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I fell down and hurt my knee.

I fell and hurt my knee.

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Now add up the number of calories you have eaten.

Now add the number of calories you have eaten.

How would I know if the phrasal verb should be used or not when in fact the sentence with the verb means the same? Is it just a matter of choice?

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I fell down and hurt my knee.
I fell and hurt my knee.

mean the same thing because fall along with hurt imply a downward motion.

Now add up the number of calories you have eaten.

Here add up means "total of the calories of individual food items". But in:

Now add the number of calories you have eaten.

add requires 2 quantities to add together, while this example only has one. You would need to say:

Now add the number of calories you have eaten to your age in months.

meaning (the number of calories you have eaten) + (your age in months).

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  • The last sentence is not understood by me, especially the phrase eaten to your age. – Anubhav Singh Jul 10 '17 at 5:01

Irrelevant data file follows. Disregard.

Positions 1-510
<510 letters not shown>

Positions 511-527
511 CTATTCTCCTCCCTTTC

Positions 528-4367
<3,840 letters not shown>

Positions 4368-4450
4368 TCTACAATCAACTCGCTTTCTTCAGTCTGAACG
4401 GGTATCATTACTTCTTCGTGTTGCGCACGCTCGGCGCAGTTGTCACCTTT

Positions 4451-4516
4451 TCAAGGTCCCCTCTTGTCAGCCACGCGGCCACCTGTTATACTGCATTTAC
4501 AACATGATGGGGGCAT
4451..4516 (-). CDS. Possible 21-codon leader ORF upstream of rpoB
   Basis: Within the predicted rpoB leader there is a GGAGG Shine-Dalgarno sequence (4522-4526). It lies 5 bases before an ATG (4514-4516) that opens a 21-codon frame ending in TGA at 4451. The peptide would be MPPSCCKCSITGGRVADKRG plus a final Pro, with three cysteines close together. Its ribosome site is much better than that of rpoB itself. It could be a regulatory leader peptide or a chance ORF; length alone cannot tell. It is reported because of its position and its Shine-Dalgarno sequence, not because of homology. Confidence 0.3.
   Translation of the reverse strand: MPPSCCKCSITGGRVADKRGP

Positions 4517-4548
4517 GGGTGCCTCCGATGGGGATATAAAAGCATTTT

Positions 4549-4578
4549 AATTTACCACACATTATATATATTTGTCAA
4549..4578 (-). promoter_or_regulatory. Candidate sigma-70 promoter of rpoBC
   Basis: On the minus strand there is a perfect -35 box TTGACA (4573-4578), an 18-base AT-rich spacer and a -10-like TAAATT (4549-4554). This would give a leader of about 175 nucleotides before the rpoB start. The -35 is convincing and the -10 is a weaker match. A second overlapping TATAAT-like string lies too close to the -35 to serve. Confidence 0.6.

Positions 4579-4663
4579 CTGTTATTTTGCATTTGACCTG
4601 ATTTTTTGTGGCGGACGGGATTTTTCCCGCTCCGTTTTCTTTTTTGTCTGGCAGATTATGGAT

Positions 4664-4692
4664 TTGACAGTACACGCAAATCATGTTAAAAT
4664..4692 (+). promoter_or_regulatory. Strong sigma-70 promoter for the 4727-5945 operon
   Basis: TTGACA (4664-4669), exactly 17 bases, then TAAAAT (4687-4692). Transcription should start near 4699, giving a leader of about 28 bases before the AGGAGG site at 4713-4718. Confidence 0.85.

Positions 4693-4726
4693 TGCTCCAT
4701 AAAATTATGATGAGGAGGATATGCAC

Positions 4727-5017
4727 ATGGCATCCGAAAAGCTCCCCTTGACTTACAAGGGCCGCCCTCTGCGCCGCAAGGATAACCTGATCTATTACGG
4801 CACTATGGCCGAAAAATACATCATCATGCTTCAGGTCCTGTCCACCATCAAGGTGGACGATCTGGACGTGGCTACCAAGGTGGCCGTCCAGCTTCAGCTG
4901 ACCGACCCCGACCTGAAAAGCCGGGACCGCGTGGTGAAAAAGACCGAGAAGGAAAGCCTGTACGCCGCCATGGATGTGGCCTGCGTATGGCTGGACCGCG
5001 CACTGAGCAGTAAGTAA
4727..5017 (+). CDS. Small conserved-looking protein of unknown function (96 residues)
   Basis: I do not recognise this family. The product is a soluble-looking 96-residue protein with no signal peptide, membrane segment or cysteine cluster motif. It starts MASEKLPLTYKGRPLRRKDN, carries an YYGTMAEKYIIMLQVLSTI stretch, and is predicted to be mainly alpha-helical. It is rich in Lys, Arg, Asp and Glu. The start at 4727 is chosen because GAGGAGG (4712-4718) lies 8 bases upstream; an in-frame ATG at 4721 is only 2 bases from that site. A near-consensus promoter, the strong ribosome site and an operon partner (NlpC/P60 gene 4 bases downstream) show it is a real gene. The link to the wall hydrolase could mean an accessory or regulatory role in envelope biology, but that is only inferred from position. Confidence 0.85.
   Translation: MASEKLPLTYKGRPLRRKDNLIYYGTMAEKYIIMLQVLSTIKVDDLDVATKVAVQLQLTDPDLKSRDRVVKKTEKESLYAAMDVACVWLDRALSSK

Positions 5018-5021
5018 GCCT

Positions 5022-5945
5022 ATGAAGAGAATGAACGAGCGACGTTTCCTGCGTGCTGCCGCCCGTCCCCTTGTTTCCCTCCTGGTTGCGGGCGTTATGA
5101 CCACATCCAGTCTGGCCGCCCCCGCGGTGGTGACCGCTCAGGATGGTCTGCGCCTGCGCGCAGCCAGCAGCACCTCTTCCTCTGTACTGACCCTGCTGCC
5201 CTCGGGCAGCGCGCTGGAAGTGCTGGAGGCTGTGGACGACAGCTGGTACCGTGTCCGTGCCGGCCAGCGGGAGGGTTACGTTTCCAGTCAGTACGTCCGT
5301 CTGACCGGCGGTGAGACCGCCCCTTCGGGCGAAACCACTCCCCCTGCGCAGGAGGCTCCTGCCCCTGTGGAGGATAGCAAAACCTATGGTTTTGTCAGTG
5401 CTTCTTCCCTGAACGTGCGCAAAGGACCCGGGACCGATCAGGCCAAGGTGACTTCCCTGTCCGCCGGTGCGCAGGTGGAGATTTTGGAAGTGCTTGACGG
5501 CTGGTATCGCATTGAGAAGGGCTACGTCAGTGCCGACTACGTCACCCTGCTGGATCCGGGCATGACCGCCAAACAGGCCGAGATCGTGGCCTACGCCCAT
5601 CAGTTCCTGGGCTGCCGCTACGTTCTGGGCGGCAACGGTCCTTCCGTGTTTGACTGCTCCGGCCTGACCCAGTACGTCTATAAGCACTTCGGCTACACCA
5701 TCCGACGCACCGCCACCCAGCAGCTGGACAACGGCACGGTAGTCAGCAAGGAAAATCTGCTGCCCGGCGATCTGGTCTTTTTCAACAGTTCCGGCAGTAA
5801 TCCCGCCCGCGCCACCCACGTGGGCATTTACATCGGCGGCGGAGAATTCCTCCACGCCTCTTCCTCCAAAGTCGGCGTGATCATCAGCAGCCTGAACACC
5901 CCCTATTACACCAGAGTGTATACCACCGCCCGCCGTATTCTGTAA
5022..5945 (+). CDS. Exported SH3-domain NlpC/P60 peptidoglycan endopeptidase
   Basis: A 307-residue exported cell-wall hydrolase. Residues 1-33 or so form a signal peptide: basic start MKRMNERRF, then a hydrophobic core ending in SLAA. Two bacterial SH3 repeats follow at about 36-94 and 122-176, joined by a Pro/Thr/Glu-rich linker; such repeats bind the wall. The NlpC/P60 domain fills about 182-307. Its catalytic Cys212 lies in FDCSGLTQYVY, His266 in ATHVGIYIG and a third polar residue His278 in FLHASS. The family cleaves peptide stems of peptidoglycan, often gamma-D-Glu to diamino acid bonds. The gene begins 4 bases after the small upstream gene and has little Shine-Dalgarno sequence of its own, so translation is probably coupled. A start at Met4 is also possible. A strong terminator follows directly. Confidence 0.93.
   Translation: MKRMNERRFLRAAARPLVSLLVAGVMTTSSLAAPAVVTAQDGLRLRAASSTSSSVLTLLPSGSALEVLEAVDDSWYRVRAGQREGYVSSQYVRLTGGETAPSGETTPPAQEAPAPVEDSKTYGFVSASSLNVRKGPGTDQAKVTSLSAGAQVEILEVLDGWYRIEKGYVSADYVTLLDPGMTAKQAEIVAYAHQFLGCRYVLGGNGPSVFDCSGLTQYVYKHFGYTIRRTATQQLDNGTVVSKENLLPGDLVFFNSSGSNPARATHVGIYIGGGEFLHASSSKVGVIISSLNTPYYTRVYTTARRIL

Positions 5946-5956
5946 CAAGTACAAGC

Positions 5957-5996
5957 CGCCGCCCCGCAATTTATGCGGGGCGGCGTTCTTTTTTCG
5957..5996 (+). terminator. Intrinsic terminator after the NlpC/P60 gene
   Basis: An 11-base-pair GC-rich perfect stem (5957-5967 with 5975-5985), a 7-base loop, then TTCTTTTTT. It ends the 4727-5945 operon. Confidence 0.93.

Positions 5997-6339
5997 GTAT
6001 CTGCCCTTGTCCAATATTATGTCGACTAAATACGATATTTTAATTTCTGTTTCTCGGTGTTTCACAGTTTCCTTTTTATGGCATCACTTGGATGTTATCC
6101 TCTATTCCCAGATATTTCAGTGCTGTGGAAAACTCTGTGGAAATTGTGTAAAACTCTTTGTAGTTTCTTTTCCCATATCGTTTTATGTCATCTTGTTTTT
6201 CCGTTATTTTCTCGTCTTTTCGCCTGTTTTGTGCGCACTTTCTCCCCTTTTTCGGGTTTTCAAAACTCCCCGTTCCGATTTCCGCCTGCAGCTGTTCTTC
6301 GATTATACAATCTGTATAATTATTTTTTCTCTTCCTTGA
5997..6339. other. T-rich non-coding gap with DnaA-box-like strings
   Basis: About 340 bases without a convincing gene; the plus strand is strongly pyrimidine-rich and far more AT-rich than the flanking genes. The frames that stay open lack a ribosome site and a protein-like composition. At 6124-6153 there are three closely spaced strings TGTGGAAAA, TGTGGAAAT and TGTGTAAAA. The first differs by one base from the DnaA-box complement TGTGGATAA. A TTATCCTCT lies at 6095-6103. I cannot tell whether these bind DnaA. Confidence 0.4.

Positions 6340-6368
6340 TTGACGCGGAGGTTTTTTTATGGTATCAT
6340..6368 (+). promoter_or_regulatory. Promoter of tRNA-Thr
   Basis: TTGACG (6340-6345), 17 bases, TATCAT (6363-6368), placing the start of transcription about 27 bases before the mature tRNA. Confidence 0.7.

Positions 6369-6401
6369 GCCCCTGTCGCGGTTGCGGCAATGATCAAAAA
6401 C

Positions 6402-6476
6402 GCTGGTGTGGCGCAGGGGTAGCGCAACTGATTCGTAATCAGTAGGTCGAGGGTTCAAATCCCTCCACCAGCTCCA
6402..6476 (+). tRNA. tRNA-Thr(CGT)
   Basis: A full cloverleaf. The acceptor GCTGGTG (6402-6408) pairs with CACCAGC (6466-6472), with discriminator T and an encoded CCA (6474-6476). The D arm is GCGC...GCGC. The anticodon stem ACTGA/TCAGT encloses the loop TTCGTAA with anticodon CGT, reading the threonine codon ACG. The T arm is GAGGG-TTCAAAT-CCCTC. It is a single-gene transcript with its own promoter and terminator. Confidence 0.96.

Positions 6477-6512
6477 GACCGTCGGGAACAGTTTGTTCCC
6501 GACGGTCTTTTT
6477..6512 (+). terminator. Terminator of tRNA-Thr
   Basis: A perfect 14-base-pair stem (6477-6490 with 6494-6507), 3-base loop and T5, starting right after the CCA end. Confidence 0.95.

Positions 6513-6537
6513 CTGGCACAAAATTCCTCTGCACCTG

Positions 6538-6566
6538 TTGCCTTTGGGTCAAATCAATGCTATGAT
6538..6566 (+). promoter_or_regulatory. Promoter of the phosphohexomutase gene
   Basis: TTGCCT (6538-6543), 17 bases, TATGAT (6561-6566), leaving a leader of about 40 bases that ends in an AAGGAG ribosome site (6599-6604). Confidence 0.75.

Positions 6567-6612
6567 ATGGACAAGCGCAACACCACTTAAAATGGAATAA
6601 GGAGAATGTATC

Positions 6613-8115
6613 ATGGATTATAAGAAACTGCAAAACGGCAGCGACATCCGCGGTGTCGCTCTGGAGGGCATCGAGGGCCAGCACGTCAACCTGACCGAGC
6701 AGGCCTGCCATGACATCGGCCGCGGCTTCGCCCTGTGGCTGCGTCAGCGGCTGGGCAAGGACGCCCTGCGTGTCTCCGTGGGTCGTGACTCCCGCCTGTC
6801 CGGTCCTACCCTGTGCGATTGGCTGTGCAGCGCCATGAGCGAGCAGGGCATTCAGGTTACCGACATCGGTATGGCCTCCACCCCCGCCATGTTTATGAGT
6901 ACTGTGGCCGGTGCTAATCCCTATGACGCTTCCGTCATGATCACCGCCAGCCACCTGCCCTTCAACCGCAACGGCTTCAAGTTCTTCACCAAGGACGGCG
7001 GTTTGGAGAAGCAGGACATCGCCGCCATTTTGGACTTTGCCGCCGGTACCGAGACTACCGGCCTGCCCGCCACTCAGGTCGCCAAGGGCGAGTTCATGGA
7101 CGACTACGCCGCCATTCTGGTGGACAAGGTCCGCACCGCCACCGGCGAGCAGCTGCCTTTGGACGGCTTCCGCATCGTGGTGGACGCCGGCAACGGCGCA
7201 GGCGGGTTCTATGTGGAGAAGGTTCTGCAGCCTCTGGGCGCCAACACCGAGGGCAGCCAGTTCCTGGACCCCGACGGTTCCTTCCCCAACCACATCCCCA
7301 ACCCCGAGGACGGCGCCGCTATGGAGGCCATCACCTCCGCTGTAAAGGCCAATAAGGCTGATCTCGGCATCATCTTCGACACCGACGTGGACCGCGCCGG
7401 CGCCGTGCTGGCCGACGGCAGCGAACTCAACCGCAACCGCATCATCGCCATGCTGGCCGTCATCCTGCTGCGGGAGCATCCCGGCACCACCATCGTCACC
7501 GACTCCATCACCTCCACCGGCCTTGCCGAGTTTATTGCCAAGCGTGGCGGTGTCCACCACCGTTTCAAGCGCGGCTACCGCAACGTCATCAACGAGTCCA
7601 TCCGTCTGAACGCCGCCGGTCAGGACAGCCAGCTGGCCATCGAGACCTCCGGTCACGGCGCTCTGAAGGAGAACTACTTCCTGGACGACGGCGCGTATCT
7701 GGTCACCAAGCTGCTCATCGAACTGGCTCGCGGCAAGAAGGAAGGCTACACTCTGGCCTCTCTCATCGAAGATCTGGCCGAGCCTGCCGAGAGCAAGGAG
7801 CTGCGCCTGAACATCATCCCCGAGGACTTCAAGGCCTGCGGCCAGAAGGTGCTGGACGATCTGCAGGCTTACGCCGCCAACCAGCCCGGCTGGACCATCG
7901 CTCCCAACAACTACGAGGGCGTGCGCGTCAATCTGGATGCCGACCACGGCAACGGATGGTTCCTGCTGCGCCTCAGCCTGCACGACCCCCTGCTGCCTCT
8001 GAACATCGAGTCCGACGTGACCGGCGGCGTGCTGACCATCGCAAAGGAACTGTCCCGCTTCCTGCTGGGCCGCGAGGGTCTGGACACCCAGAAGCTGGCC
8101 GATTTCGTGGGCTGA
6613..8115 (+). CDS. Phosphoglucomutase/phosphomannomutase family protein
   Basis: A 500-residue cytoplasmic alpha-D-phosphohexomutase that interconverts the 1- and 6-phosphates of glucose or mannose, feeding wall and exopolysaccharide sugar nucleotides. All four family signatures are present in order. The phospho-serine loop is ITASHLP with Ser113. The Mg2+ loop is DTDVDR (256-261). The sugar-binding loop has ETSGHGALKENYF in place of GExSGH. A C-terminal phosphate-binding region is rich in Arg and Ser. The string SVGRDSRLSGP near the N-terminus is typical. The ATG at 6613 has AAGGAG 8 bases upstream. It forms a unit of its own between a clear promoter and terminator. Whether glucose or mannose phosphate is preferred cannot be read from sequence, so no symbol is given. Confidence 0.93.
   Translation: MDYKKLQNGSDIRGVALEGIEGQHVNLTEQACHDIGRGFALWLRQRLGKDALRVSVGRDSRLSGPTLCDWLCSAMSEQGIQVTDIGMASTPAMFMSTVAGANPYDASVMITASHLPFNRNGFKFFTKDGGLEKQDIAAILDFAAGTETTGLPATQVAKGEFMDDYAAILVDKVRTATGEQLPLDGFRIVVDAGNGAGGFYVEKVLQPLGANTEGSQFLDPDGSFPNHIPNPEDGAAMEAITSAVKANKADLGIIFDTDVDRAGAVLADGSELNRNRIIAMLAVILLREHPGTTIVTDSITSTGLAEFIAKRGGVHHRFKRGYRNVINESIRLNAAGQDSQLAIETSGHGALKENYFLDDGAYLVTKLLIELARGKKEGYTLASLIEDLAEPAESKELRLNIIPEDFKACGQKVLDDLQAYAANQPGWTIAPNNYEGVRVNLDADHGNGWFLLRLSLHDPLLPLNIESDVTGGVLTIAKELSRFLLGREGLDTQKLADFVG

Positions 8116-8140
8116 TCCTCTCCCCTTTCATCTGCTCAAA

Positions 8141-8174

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    It would be like (the number of calories you have eaten) + (your age in months). Sorry it was not meant to be a logical example. I just wanted to follow the wording in your example. – user3169 Jul 10 '17 at 12:39
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Are the phrasal verbs have same meaning as the verb are redundant?

Yes, but sometimes in English redundancy is desired, for these reasons:

  • emphasis

  • making language colorful or interesting

  • clarity (extra syllables in a sentence give the listener time to catch up)

  • presence (extra syllables in a sentence sometimes make the sentence seem more important)

  • rhythm

That being said, there is a slight possible difference in meaning between fall and fall down but it could probably be explained as a matter of emphasis.

I fell down and hurt my knee = Your butt touched the ground or you had to get up after you fell.

I fell and hurt my knee = You may not have actually landed on the ground.

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